The Persians professed a religion revealed by the prophet Zoroaster or Zarathustra , who lived in the 6th century BC. C., and that it was imposed as a mission to banish polytheism , magic and animal sacrifice. The sacred book of this religion was the Zend Avesta , which proclaimed the existence of 2 gods in continuous struggle: Ahura Mazda, the representation of good and light, and Ahriman or Angra Mainyu, the representation of evil and darkness.
Zoroastrianism lacked temples, the Persians only erected altars in the open air in which the fire had to burn permanently. How did the Persian empire fall?
Emperors of the Achaemenid Persian Empire
The emperors of the Achaemenid Persian Empire were as follows:
|Cyrus II, the Great||550-529 a. C.|
|Cambyses II||529-522 a. C.|
|Smerdis||522 a. C.|
|Darius I, the Great||522-485 a. C.|
|Xerxes I||485-465 a. C.|
|Artaxerxes I||465-424 a. C.|
|Xerxes II||424 a. C.|
|Sogdian||424-423 a. C.|
|Darius II||423-404 a. C.|
|Artaxerxes II Mnemon||404-358 a. C.|
|Artaxerxes III Oco||358-338 a. C.|
|Artaxerxes IV Arsés||338-336 a. C.|
|Darius III Codomano||336-330 BC C.|
Fall of the Achaemenid Persian Empire
The Persians had no military rivals thanks to their great army, except the Greeks who were superior in their tactics. The Greeks had great political fragmentation against them. In Greece power was divided between city-states, while Persia was a huge, totally unified empire.
The Persian kings skillfully promoted disputes between Greek states to prevent any one from having hegemony. But finally that happened. How did the Persian empire fall?
Around the year 350 a. C., Philip II, the reand from Macedonia, he undertook an expansive policy of his kingdom, organizing a very professional regular army and creating armaments and tactics even superior to the classical Greek tactics. Thanks to this he managed to unify large areas of Greece by incorporating them into his kingdom and subjecting to his mandate with a certain degree of autonomy the rest of the Greek cities with the exception of Sparta.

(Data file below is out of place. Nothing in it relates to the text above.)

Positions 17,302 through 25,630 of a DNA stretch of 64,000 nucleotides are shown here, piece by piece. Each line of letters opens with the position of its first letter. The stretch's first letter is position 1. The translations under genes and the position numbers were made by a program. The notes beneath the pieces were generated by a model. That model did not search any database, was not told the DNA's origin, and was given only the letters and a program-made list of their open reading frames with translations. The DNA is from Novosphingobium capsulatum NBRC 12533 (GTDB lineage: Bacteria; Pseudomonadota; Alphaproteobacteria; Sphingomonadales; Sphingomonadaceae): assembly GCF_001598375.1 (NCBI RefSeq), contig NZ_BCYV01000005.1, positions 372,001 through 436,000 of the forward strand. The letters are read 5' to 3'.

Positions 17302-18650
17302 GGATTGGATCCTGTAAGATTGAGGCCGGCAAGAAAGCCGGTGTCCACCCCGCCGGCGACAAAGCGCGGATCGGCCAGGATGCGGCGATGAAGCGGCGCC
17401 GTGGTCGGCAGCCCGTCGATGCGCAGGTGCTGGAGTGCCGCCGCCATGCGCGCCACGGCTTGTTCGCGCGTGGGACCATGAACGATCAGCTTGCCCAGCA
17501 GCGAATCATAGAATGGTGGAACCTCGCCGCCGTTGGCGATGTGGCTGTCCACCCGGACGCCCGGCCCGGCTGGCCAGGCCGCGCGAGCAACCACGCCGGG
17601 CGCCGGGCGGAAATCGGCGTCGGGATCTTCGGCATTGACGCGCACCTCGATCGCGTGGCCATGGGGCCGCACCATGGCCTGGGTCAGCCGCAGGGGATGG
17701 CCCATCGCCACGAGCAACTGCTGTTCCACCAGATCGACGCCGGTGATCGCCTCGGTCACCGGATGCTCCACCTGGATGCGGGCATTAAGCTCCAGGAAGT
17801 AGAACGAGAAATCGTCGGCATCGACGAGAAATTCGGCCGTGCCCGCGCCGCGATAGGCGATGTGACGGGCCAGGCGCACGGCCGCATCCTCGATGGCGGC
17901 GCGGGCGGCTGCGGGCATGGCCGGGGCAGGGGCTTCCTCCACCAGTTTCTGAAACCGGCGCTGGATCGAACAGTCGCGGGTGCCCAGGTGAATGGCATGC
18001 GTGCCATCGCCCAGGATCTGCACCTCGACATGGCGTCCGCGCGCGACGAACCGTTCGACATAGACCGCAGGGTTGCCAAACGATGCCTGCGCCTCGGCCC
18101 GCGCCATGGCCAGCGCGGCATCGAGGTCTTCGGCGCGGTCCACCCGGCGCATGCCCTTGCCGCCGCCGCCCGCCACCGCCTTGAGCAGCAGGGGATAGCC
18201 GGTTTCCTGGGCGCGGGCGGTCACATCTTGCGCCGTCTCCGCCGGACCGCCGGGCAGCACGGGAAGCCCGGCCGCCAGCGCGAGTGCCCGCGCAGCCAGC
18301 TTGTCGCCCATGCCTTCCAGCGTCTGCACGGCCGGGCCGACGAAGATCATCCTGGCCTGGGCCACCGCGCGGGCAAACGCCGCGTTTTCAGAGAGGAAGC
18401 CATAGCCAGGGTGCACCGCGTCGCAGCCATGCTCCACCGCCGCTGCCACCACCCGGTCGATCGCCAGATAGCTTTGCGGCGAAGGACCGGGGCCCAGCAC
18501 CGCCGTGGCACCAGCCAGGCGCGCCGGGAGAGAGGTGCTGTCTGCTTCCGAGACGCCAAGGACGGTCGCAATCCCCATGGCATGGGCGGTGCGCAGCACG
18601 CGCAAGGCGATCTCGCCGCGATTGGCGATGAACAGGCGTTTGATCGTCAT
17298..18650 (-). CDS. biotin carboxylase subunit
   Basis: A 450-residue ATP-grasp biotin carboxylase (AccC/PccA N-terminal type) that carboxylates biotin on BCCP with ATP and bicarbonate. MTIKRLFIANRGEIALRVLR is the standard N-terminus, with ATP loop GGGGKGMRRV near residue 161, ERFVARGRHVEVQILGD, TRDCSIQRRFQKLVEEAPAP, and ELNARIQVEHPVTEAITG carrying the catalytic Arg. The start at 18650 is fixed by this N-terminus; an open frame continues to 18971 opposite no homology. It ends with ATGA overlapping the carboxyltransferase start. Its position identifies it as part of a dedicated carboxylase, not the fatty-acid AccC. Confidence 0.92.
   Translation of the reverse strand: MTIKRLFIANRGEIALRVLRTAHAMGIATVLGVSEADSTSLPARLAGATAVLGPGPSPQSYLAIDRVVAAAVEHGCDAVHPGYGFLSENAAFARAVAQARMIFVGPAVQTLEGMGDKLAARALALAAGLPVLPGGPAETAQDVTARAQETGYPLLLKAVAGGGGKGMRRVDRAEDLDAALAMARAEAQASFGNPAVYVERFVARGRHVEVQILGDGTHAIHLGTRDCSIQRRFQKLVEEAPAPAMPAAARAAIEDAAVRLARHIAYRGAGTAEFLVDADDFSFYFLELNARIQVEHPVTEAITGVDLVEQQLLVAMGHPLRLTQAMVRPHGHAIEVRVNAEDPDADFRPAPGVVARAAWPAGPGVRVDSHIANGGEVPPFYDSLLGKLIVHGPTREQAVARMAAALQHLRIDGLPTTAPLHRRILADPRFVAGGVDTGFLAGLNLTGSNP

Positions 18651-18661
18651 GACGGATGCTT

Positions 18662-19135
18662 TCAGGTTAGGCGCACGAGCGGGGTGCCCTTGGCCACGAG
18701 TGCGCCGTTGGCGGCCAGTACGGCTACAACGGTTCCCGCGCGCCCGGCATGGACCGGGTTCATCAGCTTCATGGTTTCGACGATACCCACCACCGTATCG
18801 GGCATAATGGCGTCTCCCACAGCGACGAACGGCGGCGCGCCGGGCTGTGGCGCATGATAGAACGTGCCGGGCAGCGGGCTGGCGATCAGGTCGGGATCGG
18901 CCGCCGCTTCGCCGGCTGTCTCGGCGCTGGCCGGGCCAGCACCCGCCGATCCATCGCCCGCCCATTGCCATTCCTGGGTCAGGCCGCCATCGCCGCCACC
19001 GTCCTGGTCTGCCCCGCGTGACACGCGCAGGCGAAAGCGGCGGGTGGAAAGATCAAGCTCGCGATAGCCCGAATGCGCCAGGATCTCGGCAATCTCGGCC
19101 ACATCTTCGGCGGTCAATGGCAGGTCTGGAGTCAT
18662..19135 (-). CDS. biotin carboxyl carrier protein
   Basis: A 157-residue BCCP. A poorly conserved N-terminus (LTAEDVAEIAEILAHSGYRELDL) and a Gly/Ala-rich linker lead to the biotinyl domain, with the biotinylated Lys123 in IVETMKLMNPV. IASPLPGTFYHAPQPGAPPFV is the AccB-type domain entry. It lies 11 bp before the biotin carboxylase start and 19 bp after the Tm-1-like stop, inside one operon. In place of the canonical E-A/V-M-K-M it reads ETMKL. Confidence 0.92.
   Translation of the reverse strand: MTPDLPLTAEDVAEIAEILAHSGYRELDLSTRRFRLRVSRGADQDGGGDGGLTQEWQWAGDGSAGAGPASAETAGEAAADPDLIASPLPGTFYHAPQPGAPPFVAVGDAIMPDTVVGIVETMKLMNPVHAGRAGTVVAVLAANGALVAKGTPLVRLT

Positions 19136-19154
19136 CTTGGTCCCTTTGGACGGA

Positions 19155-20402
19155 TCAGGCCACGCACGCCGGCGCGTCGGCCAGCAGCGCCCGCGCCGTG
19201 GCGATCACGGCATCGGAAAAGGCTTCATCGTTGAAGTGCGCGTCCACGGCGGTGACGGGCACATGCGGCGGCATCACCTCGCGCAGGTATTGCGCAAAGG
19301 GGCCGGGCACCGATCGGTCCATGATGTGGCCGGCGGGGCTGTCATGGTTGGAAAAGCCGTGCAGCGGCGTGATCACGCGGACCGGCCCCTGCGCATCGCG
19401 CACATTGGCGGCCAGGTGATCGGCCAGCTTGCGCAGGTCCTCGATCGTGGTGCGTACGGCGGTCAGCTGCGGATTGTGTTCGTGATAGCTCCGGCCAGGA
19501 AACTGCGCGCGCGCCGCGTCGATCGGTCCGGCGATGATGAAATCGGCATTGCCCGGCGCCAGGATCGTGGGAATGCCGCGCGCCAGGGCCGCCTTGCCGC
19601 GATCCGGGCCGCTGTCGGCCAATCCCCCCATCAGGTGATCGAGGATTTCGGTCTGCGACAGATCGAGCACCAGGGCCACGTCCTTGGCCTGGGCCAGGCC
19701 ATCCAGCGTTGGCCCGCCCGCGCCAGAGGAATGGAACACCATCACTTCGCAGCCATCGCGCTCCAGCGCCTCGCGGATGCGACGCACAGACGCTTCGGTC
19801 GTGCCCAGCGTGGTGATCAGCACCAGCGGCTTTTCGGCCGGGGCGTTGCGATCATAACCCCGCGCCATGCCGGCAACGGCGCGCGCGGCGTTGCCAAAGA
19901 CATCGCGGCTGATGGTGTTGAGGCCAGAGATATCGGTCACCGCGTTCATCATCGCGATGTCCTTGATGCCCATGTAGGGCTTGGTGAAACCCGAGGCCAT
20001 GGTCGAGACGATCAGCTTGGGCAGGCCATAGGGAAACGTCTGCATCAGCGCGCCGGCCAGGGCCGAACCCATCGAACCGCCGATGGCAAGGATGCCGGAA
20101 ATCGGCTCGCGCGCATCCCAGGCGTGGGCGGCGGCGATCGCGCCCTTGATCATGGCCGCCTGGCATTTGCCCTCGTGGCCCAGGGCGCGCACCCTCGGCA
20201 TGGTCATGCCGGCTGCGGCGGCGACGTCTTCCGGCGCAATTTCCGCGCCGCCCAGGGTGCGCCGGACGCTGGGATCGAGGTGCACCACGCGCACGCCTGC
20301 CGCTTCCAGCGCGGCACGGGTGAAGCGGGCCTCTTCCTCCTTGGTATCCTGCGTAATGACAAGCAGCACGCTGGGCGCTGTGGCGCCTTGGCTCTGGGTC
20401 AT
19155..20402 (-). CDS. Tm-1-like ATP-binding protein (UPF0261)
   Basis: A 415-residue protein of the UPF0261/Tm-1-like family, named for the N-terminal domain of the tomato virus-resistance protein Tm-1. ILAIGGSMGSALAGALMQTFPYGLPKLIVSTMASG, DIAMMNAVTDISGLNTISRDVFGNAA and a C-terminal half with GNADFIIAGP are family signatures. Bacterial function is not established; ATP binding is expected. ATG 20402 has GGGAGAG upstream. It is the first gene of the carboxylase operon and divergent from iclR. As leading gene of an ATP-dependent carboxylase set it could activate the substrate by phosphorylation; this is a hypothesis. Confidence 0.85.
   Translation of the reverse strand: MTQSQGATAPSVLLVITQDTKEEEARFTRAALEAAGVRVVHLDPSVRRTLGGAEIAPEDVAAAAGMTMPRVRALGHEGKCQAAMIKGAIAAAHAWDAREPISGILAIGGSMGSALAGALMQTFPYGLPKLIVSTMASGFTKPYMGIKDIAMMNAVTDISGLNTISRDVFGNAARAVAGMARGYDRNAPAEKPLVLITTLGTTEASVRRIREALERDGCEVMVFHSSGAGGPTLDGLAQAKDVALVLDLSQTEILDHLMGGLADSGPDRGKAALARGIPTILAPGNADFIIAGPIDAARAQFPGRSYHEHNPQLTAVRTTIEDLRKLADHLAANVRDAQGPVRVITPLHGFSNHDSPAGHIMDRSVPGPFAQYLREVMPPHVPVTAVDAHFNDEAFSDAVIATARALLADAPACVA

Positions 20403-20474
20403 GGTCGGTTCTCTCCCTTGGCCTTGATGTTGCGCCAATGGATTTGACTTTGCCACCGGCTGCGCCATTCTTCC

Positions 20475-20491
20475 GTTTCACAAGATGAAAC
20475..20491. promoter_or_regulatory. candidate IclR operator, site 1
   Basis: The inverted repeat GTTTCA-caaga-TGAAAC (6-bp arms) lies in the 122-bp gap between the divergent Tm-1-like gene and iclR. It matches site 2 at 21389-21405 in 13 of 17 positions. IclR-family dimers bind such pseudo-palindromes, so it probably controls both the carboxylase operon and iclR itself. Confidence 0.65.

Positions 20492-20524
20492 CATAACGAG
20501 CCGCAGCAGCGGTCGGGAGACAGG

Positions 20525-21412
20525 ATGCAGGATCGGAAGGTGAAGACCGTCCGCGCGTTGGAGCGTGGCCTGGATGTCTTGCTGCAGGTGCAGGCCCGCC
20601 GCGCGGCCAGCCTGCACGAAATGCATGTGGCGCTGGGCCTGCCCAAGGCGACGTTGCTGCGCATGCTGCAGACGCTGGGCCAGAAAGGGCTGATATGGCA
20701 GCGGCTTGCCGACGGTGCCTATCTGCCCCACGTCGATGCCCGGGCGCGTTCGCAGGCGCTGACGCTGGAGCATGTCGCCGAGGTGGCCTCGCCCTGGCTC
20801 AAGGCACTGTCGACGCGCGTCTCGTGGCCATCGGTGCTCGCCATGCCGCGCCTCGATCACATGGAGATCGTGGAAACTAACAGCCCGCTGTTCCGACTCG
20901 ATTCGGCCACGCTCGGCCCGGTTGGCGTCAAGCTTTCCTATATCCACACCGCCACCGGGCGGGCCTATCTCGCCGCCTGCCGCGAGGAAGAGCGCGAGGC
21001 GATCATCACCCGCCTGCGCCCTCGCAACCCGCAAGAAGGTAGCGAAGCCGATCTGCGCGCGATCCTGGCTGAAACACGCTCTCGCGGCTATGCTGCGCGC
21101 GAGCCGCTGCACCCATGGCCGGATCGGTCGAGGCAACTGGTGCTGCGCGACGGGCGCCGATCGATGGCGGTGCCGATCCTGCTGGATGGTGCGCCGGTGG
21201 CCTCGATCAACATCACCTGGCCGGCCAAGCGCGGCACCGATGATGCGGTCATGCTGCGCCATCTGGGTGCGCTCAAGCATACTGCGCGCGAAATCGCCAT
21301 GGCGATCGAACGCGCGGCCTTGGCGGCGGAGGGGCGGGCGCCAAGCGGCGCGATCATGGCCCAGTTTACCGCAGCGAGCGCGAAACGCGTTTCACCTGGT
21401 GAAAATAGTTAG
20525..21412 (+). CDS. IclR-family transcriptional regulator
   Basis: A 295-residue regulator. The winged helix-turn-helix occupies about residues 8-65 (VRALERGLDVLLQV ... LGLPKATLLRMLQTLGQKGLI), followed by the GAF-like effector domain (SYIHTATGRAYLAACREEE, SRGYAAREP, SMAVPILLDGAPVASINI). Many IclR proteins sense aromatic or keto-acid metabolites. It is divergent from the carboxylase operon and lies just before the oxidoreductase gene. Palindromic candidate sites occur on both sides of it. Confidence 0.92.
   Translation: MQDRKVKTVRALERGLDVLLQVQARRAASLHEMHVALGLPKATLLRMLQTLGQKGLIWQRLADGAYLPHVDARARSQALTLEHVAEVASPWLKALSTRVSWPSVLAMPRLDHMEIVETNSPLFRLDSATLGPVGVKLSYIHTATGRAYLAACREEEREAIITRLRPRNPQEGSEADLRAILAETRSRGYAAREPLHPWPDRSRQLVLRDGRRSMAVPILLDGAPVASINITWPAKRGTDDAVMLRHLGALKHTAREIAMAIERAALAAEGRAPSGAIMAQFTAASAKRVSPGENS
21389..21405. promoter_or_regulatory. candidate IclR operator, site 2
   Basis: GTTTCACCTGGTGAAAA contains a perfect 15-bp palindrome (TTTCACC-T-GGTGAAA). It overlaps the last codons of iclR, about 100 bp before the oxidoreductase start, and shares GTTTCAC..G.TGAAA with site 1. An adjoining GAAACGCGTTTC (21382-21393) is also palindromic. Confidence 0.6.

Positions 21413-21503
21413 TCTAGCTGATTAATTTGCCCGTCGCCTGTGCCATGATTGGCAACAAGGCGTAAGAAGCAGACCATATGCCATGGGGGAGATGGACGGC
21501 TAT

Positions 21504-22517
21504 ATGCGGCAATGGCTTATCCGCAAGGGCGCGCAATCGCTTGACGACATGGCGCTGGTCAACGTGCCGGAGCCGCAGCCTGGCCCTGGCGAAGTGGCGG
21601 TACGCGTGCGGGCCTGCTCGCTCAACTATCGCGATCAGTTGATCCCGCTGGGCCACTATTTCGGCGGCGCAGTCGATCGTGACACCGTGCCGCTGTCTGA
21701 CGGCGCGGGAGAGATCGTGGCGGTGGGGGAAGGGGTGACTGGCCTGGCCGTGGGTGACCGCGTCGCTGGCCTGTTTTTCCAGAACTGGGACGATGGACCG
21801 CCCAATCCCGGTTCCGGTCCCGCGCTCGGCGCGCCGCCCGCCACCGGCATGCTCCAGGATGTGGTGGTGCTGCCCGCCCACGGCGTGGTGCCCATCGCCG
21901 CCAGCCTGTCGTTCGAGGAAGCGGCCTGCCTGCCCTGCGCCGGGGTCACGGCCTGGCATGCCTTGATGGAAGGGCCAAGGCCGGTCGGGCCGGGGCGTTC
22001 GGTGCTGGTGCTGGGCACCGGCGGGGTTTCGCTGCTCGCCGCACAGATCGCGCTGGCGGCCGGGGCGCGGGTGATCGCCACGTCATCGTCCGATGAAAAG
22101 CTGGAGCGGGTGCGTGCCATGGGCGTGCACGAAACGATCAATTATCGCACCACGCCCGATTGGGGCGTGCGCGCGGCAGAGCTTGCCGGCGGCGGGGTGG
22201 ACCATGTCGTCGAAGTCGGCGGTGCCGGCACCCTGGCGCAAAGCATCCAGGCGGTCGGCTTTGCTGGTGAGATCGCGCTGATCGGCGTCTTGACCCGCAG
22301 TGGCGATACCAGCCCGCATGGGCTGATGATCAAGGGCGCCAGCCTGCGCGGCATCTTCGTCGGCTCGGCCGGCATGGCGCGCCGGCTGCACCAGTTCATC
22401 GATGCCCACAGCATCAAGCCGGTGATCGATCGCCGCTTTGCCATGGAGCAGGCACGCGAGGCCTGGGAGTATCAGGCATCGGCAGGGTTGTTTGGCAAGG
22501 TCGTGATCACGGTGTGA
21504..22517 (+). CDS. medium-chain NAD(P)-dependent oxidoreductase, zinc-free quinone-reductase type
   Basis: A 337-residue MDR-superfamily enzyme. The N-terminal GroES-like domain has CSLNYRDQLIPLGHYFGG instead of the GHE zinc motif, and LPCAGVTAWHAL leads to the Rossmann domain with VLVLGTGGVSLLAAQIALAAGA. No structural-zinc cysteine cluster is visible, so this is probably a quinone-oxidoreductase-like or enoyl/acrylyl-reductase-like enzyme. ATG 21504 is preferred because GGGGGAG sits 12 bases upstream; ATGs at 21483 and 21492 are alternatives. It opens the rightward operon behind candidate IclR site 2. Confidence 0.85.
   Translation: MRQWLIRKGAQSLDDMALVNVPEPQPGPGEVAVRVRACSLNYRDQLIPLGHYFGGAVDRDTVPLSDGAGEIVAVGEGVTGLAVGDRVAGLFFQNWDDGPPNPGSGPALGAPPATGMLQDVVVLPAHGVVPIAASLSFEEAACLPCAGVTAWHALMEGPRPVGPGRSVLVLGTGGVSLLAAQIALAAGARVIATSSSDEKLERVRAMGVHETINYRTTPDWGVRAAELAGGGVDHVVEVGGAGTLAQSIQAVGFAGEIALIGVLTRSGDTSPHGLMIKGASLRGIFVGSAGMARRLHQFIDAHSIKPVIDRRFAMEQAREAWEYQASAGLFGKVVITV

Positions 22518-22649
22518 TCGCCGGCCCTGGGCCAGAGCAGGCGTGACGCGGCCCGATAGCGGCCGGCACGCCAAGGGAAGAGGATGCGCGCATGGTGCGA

Philip forced the Greek states to cease fighting, placed Macedonian garrisons at strategic points, and formed a league of Greek states that would form an army to invade the Persian Empire. When everything was ready, Philip was assassinated. Then his son Alexander took the throne.
The invasion had to be delayed to return to submit to the Greek states that before the death of Filipo tried to regain their independence. Alexander managed to dominate them and in the year 334 a. C. crossed to Asia minor and defeated the Persians at Granico.
The Ionian cities resisted the Greek invasion, which would be surprising 150 years ago. Alexander, after taking those cities, took most of Asia Minor with little resistance. A year later all the might of the Persian army faced him in the battle of Issos and again the Persians were defeated; After this, Syria, where the Phoenician cities resisted, Palestine and Egypt, where the Greeks were welcomed as liberators, fell into Greek power.
In the year 331 a. The Greeks entered Mesopotamia, despite the fact that the Persian king Darío offered them peace, they rejected it. The Persians met the Greeks with a renewed army but were defeated once again, and King Darius was assassinated by the nobles.
The Greeks took Babylon and the cities of Susa, Persepolis and Ecbatana, Persepolis being burned to avenge the destruction of Athens during the Persian invasion of Greece. The Persians continued to resist with a guerrilla-style war in the northern and eastern areas of Iran and Central Asia, but the Greeks finally managed to invade those areas as well, crushing the last pockets of resistance.
Despite the fall, the Persian state resurfaced and disappeared several times throughout history and its legacy extends to the current state of Iran.
The Persians continued to resist with a guerrilla-style war in the northern and eastern areas of Iran and Central Asia, but the Greeks finally managed to invade those areas as well, crushing the last pockets of resistance. Despite the fall, the Persian state resurfaced and disappeared several times throughout history and its legacy extends to the current state of Iran.
The Persians continued to resist with a guerrilla-style war in the northern and eastern areas of Iran and Central Asia, but the Greeks finally managed to invade those areas as well, crushing the last pockets of resistance. Despite the fall, the Persian state resurfaced and disappeared several times throughout history and its legacy extends to the current state of Iran. How did the Persian empire fall?